3 Welcome To Ehrmann Yogurt Factory

Welcome To Ehrmann Yogurt Factory

Posted on February 1, 2012 by


Milk products are extremely popular in Russia. Kefir, ryazhenka and sour cream are considered to be healthy food.  Not long ago, a new product appeared in the list – yogurt. To see which yogurt they eat in Russia, we are heading to Ehrmann company producing ‘Ermighurt’, ‘Prebiotic’, ‘Ermic’, etc.

Alois Ehrmann launched his company in Germany in 1920. It was the first company to produce yogurt containing pieces of real fruits which caused a stir among customers. Today, it is the most technically advanced yogurt factory in Germany. It began exporting its produce to Russia in 1997 and when its turnover reached 100 million German marks, the owners of the company decided to build a yogurt factory in Russia too. The factory opened in 2000 in Ramensky District, the Moscow Region. Today it produces a variety of yogurts and yogurt products such as sour cream, cottage cheese, puddings, desserts, milk shakes and yogurt drinks.

A yogurt factory needs a lot of milk. They deliver milk to the factory from several regions of the country such as the Moscow Region, the Smolensk Region, the Vladimir Region, the Ryazan Region.

The milk tanker you see in the photo has brought about 20 tons of milk. Each milk tanker is equipped with a computer that makes accounting, prints bills and controls the temperature inside.

The factory needs about 215 tons of milk daily.

They test their milk before accepting it.

“Microbiological Laboratory”.

The production laboratory includes two departments, microbiological and physicochemical. In these departments, they examine raw produce (milk, ingredients), semi-finished products and finished products to make sure they are safe and of high quality.

A density test.

They store their refrigerated and filtered milk in these huge stainless steel reservoirs.

It should be sterile at the factory so they ask all visitors to put on a special overall, hat, shoes, put off their watches, rings and bracelets, and disinfect their hands.

The factory is a combination of pipes, sensors, wires and cables and it looks really impressing. Besides, they try to eliminate any contact between ingredients and environment or people which prolongs the shelf life of their yogurts.

This is a separator. It separates milk into non-fat milk and cream (to later mix them again but in other proportions).

In this sterile reservoir, they heat up their milk to +80C for a few days to kill bacteria to later refrigerate it which is called pasteurizing. Then, they add special ferments.

And this is where they turn their milk into yogurt by adding live yogurt bacteria delivered to the factory in hermetic packing. They ‘revive’ the bacteria by warming them up to +20C and add them into their milk.

The next stage includes homogenizing. In other words, they make sure that fat spreads evenly in their yogurt.

They control their production from this office.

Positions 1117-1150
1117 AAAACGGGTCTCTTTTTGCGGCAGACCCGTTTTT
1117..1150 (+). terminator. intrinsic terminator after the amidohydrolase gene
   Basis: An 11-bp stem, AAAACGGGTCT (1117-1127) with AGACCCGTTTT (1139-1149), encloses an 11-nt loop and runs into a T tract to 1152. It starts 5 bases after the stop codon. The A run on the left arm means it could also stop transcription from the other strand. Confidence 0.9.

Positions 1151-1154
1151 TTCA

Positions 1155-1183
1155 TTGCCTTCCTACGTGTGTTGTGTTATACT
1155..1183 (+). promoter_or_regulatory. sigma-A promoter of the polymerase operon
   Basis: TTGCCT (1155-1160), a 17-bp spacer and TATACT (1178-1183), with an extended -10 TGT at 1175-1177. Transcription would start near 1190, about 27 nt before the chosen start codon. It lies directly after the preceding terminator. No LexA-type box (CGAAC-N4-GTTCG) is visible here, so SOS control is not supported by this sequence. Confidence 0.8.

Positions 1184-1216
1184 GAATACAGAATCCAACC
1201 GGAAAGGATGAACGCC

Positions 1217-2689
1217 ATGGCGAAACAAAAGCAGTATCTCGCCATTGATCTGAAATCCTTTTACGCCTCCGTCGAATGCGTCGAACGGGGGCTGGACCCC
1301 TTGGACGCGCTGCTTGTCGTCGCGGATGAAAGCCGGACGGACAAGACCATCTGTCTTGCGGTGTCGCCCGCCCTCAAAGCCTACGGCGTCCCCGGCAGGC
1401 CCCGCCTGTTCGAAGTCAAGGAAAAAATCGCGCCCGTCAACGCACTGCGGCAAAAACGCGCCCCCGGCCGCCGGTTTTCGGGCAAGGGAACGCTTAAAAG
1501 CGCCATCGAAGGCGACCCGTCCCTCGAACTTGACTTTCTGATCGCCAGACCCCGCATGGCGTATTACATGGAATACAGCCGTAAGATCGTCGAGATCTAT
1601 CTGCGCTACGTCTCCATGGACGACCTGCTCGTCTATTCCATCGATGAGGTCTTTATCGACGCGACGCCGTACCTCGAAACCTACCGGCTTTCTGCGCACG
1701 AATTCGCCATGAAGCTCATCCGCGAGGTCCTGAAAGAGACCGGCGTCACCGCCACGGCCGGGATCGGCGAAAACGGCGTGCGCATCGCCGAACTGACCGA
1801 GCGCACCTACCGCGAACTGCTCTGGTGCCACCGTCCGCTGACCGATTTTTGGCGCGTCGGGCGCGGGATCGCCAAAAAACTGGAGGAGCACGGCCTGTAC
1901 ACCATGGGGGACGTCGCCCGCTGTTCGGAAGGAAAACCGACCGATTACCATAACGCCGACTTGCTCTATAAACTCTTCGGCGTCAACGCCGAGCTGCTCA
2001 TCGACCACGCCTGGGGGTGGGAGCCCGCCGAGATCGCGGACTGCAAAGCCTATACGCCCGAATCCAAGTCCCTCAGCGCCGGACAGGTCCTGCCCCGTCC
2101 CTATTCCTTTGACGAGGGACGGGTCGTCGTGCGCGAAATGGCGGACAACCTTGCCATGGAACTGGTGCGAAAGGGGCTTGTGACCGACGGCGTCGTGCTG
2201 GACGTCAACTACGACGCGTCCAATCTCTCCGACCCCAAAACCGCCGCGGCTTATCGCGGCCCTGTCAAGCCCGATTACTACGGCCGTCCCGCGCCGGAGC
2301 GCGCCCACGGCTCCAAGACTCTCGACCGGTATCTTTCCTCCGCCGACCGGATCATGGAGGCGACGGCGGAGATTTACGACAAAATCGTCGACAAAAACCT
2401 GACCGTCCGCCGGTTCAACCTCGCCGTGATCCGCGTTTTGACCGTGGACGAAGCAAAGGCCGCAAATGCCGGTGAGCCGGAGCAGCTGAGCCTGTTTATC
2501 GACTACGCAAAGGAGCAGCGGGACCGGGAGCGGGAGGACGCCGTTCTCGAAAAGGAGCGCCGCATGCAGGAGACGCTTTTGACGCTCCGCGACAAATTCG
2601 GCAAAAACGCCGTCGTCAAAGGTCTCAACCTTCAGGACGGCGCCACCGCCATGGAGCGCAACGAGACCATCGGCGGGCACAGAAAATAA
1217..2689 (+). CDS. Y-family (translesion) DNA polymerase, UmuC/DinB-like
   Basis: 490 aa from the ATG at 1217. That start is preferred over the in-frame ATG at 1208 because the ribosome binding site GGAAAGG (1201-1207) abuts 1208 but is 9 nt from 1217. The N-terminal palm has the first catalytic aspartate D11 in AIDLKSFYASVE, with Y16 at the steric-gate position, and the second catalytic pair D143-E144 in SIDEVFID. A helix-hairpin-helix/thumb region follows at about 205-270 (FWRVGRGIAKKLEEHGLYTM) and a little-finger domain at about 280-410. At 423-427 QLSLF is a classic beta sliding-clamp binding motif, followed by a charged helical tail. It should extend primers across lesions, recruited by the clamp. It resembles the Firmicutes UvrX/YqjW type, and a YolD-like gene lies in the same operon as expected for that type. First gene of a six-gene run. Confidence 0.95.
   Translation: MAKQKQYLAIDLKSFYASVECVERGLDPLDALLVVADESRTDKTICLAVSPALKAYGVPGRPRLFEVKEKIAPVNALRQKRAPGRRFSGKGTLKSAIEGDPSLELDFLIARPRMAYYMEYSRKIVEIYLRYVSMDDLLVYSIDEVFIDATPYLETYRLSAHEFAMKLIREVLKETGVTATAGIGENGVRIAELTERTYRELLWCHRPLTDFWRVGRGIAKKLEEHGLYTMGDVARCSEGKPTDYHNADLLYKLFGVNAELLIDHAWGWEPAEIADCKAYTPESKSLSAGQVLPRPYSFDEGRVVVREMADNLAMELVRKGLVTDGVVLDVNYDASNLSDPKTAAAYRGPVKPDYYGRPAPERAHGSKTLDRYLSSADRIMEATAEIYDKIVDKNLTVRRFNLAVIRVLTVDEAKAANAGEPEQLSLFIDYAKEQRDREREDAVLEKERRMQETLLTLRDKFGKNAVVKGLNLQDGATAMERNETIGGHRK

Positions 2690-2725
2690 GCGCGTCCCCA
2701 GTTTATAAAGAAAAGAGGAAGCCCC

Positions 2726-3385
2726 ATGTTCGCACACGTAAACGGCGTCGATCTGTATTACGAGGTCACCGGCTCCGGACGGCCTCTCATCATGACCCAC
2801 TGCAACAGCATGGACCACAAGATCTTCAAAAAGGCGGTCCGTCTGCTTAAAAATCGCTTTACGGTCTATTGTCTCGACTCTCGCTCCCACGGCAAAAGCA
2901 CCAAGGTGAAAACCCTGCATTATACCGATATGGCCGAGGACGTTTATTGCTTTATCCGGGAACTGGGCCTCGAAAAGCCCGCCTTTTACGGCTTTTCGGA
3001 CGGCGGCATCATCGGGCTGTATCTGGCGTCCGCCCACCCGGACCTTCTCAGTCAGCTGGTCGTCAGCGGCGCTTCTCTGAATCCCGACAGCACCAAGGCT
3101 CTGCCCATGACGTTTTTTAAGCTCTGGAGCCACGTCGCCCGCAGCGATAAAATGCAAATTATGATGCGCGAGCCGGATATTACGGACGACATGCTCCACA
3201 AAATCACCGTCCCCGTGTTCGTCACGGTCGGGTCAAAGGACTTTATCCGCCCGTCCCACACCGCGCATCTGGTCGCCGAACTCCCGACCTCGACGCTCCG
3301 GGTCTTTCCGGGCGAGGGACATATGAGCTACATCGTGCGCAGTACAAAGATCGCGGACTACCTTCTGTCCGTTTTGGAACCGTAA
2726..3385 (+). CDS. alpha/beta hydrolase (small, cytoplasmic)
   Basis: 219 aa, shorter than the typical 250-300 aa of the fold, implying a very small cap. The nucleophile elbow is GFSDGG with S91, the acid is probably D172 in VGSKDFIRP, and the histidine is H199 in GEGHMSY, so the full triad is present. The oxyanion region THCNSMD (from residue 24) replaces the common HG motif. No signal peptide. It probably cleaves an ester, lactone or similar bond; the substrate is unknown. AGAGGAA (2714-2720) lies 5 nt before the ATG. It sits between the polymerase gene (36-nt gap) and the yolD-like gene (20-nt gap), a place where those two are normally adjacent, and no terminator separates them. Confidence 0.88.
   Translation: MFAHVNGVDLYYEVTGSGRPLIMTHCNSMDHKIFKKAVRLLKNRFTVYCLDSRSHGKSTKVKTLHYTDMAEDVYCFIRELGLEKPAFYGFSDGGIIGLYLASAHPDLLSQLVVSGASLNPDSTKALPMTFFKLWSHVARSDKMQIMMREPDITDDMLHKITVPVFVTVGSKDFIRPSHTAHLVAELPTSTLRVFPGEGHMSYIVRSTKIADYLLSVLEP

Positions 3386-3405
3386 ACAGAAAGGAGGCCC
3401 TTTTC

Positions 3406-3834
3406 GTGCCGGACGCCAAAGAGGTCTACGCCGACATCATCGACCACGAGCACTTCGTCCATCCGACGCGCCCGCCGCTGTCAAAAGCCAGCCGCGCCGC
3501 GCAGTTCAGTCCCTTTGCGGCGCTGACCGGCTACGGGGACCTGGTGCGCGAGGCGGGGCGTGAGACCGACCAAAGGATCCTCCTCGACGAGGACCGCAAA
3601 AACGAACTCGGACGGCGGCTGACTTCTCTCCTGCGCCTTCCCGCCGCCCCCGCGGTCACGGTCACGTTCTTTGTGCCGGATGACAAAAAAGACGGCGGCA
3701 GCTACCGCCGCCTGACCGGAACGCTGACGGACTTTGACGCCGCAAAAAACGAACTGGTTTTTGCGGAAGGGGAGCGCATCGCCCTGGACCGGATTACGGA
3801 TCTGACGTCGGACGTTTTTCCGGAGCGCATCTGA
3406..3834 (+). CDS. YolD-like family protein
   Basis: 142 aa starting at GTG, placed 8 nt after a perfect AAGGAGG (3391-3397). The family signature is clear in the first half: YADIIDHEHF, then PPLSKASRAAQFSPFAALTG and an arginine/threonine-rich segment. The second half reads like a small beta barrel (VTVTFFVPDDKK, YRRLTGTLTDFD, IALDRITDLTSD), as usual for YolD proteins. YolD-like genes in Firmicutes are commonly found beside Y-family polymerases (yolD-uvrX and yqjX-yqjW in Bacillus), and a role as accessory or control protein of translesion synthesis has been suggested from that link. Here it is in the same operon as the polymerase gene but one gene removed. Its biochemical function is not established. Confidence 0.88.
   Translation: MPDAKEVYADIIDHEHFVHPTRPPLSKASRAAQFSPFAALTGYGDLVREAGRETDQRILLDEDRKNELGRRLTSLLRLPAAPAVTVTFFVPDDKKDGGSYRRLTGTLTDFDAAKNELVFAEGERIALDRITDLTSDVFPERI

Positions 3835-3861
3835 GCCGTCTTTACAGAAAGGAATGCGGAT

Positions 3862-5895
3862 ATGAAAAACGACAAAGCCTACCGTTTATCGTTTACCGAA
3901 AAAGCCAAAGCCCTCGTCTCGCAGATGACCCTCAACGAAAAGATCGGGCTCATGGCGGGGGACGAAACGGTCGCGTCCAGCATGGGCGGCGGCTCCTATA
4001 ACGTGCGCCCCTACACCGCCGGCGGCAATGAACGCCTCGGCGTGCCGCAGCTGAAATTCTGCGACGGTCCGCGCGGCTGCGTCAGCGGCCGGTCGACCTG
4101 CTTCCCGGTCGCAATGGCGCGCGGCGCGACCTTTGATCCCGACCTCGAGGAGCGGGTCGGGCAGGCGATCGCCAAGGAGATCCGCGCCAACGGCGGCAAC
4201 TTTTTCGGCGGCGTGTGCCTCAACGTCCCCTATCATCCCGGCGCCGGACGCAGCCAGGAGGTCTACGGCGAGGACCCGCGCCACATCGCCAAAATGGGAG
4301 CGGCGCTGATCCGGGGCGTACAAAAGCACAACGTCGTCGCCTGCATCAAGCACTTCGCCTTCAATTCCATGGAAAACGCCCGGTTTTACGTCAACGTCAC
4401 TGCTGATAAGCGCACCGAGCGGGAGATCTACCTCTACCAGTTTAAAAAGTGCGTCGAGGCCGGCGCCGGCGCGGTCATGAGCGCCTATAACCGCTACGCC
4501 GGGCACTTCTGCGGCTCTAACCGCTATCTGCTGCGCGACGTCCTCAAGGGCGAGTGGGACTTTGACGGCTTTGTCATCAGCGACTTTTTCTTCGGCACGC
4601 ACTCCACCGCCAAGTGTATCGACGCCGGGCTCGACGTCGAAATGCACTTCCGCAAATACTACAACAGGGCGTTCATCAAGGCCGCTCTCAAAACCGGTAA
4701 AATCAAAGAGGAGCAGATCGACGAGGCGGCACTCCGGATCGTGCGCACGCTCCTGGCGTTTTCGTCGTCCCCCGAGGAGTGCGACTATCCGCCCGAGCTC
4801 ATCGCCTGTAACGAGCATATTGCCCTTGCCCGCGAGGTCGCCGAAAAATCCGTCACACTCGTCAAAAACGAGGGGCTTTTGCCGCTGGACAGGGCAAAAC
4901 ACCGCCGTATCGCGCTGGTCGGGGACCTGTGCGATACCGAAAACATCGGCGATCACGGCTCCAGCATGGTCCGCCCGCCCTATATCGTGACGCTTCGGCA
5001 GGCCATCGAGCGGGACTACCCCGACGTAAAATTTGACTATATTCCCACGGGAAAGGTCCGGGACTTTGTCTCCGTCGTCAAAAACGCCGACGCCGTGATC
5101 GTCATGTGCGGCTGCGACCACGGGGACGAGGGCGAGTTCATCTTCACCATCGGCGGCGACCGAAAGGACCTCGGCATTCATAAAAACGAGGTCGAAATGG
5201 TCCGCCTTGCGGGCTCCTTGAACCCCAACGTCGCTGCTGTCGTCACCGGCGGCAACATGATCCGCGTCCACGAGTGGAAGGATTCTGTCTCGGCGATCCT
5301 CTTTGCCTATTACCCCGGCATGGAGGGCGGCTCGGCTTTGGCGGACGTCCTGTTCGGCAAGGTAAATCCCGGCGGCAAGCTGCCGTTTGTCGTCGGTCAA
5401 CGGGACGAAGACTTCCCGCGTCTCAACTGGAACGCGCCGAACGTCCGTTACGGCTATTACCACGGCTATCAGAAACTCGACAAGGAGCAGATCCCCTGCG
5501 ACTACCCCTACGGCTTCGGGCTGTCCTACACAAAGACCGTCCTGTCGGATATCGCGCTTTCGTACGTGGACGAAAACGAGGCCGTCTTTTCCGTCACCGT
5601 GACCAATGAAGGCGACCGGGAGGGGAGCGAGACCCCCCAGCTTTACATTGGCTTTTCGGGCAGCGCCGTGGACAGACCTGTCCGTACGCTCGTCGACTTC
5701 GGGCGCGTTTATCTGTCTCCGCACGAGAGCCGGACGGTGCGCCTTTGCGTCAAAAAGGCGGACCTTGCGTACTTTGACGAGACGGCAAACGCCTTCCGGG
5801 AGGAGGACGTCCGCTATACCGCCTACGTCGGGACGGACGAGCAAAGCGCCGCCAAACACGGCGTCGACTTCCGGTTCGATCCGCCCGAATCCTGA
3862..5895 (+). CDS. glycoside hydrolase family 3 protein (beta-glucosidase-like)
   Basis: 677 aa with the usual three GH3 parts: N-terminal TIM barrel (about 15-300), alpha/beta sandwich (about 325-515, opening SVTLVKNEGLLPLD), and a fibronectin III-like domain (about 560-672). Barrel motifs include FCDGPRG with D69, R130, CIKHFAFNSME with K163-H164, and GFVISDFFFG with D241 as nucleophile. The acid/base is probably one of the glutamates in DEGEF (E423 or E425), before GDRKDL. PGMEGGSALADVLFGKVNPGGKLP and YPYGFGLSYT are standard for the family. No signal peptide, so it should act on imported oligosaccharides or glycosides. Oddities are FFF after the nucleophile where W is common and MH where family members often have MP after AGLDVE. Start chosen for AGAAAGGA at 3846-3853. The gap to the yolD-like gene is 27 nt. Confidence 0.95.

These metal tanks contain fruit jam they add into their yogurt. In their yogurt, they add either natural fruits or fruit or berry puree or juice. To ensure that they do not go bad in several months, they pasteurize or, to put it simple, boil them.

The next stage includes refrigerating and another heat treatment (+60C to +80C).

Out of this purple thing, they make plastic containers (preliminary disinfecting it).

Foil gets into the packing machine at the same time as that purple plastic tape and seals up the containers.

Four containers are for the four members of a regular family (consisting of four persons, parents and two children).

After that, they sort them out and pack.

At the factory, you will see a lot of specialists from German who supervise the equipment.

Many of them have stated their families in Russia.

They take samples of yogurt for tests on a regular basis.

There are 11 production lines working at the factory at the same time.

One of them produces bottled yogurt.

They fill each bottle in two stages to make the line run faster.

They fill the bottle with nitrogen to oust the oxygen before sealing.

Every 30 minutes, they take 10 bottles from the line to make a check weighing.

Then they stick a label to each bottle.

Trial consignment.

In the lab, they carry out different tests, including sampling.

A centrifuge to determine the amount of fat.

Here they store their finished products.

Finally, it’s ready to be delivered to the stores of the country!

Location: The Moscow Region

via russos

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3 Responses to “Welcome To Ehrmann Yogurt Factory”

  1. Matlok says:

    Very similar to where I work, except for the production lines. Most of the 2.5 million kilos of milk we process a day, goes to liquid sales of cream and condensed milk, the rest is made into butter, or milk powder. Cool post!

  2. Harry Pachty says:

    Why do you use “THEY”, it seems as if you refer to them as Germans.

  3. I need thé yogurt for export thé 100 g to 500g

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